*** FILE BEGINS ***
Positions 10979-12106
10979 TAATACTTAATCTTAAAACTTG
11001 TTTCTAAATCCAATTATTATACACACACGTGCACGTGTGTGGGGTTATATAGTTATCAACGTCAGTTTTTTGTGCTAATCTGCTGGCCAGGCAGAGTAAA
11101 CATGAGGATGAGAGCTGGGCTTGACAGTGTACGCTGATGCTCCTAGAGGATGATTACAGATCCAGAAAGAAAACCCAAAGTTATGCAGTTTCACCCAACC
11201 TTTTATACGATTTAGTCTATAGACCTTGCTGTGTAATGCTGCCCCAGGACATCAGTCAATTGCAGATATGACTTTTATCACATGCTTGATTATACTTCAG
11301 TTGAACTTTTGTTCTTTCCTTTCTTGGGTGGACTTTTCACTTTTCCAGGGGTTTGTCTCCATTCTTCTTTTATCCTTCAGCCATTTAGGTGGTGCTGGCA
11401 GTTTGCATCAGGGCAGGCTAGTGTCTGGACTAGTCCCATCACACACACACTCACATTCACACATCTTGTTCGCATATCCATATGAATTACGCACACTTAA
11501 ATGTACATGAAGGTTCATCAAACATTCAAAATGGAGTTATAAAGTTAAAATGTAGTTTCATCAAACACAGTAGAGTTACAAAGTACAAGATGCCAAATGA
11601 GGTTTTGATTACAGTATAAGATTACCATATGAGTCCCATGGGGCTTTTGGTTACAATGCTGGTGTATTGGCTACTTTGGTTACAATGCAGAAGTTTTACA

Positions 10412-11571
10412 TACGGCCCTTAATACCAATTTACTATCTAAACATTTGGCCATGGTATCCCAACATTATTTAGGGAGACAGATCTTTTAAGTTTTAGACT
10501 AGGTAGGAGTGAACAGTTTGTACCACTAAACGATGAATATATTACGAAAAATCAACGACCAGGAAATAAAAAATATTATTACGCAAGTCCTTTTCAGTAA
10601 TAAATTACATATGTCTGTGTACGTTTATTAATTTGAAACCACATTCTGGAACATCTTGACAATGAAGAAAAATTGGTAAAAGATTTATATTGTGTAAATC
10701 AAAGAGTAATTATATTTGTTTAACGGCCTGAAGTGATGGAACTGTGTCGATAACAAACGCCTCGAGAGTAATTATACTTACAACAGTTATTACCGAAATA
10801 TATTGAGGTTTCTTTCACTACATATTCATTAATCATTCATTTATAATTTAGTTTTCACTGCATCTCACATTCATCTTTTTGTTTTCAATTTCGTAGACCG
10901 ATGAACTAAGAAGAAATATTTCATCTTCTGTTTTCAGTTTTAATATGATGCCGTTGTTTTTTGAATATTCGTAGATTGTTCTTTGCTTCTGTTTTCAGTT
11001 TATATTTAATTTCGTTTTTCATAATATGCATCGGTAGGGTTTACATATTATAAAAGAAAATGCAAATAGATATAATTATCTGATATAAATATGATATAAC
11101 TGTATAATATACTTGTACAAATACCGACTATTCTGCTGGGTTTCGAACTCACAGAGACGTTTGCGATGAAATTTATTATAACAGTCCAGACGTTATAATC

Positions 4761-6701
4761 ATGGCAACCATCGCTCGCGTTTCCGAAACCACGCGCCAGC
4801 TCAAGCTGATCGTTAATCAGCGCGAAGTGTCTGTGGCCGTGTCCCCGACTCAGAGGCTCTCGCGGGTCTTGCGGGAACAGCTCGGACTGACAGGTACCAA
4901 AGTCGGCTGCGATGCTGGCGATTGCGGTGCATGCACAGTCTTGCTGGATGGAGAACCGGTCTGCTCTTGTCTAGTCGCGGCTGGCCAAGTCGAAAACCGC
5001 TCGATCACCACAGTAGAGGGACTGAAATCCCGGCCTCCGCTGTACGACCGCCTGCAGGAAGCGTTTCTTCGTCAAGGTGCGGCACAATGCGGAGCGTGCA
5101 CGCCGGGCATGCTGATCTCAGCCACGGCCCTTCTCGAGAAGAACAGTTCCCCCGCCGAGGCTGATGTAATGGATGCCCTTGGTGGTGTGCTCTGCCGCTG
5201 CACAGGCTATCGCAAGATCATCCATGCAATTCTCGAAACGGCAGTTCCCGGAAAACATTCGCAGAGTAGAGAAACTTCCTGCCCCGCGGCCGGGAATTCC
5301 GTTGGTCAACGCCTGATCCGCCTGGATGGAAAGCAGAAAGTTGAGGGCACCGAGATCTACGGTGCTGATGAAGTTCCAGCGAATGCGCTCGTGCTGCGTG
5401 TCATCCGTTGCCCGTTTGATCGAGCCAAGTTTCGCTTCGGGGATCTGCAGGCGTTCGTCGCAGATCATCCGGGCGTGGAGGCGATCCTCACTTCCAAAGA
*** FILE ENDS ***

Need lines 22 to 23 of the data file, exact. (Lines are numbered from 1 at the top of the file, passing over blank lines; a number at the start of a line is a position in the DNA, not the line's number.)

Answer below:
4901 AGTCGGCTGCGATGCTGGCGATTGCGGTGCATGCACAGTCTTGCTGGATGGAGAACCGGTCTGCTCTTGTCTAGTCGCGGCTGGCCAAGTCGAAAACCGC
5001 TCGATCACCACAGTAGAGGGACTGAAATCCCGGCCTCCGCTGTACGACCGCCTGCAGGAAGCGTTTCTTCGTCAAGGTGCGGCACAATGCGGAGCGTGCA